- A person with Tourette’s has about a 50% chance of passing the genes to one of his or her children. Based on cases in North America and Europe, it tends to be most common is males. There is a male to female ratio of 3:1 or 4:1 and a mean onset age of about 7 years old. Vocal tics usually occur later than motor tics, around a mean of age 11.
The etiology of TS is purely biological, but the disorder does have some psychological disorders associated with it. Some associated co-morbid disorders include obsessive compulsive disorder (OCD), anxiety disorders, learning disorders, and attention deficit/hyperactivity disorder (ADHD). TS is a neurological disorder that comes in two forms: genetic, or vulnerability, and non-genetic. The term “vulnerability”, means that the child has developed TS genetically. Individuals are at a greater risk for TS if they have a first degree relative who has the disorder. Not everyone who inherits the disorder with express the symptoms associated with the disorder, such as tics. There are a variety of ways that vulnerability can be expressed and include full-blown Tourette’s Disorder, Chronic Motor or Vocal Disorder, OCD, and some Attention/Hyperactivity Disorders (APA, 2000). When TS is said to be non-genetic, the individual usually will not have TS since it is a biological disorder associated with genes. The non-genetic individual could be experiencing tics from having another mental disorder, certain medications, or a general medical condition.
Empirically supported treatments
- The primary supported therapy for TS is habit reversal training (HRT). In HRT, a person first learns to know when and where he/she is going to have a tic, followed by development of competing responses that prevent you from physically being able to perform the tic. These responses are held until the urge to tic dissipates. Over time, particularly with motor tics, the client learns that they do not need to tic to feel the release and relaxation. In many cases, TS can be effectively managed, and approprimately one third of child patients can outgrow TS by adulthood. If TS is severe enough, antipsychotic medications can be helpful. These include but are not limited to Chlorpromazine, Haloperidol, and Pimozide.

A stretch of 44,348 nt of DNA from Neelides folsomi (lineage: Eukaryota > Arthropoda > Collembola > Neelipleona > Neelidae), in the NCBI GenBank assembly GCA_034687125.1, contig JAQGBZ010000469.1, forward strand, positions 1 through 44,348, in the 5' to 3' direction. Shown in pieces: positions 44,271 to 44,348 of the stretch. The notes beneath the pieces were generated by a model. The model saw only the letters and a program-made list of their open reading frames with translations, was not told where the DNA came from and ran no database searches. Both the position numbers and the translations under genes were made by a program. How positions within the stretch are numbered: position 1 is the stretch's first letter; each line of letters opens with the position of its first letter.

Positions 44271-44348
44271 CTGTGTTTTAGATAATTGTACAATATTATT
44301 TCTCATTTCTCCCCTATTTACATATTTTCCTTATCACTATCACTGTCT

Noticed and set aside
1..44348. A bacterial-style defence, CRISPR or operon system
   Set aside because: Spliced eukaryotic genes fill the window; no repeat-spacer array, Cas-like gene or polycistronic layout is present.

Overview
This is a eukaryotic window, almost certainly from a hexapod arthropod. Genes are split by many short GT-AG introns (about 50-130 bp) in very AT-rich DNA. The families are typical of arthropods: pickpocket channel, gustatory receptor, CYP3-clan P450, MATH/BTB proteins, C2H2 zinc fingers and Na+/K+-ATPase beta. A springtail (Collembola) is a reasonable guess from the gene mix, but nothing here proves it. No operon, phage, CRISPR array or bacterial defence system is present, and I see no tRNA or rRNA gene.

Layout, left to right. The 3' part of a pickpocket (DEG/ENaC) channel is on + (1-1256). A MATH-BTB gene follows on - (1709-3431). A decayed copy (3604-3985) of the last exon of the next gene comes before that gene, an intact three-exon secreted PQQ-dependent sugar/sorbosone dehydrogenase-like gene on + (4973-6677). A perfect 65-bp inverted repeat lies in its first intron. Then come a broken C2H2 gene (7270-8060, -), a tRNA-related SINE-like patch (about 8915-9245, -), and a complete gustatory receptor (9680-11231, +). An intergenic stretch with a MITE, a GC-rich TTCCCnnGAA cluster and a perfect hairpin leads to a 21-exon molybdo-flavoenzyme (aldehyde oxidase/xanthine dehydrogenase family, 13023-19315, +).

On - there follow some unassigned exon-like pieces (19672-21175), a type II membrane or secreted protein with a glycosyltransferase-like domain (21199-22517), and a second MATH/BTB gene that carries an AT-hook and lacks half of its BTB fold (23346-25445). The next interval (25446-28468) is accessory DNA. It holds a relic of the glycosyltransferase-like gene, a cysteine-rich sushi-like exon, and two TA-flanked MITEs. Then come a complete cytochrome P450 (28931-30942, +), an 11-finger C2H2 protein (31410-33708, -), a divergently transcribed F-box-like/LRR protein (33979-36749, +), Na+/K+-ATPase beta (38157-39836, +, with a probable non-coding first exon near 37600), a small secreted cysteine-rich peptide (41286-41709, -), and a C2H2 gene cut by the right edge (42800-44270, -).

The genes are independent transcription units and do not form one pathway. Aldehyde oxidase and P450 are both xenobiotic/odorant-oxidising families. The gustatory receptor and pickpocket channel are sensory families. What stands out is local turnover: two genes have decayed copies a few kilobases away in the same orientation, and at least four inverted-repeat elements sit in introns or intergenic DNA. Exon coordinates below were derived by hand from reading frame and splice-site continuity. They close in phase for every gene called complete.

- Alternative treatments for treating TS have proven to be helpful for patients. These complementative treatments are herbal medicines, nutritional, vitamin, and mineral supplements and behavioral therapies. It should be known that these treatments should be used as complementary and never as a substitute.
- Author David Sedaris describes his childhood with Tourette’s. This story begins at minute 30:40 and ends at 45:30.
- David Sedaris and Tourette’s
- “Edge of Sanity.” This American Life. Chicago Public Radio. Feb. 4, 2000
- The following video discusses Tourette’s Syndrome. See Video: http://www.youtube.com/watch?v=hNSHLOI_-aU&feature=fvst. (uploaded by drmdk)
- A real life story of a young man with TS who has encouraging results with surgery. See video https://youtu.be/nDkrD1uCGsM http://www.youtube.com/watch?v=nDkrD1uCGsM. (uploaded by Westymedia)
- The following link from NPR’s Day to Day program follows writer Marcus McPeek Villatoro as he discusses his and his daughter’s Tourette’s Syndrome.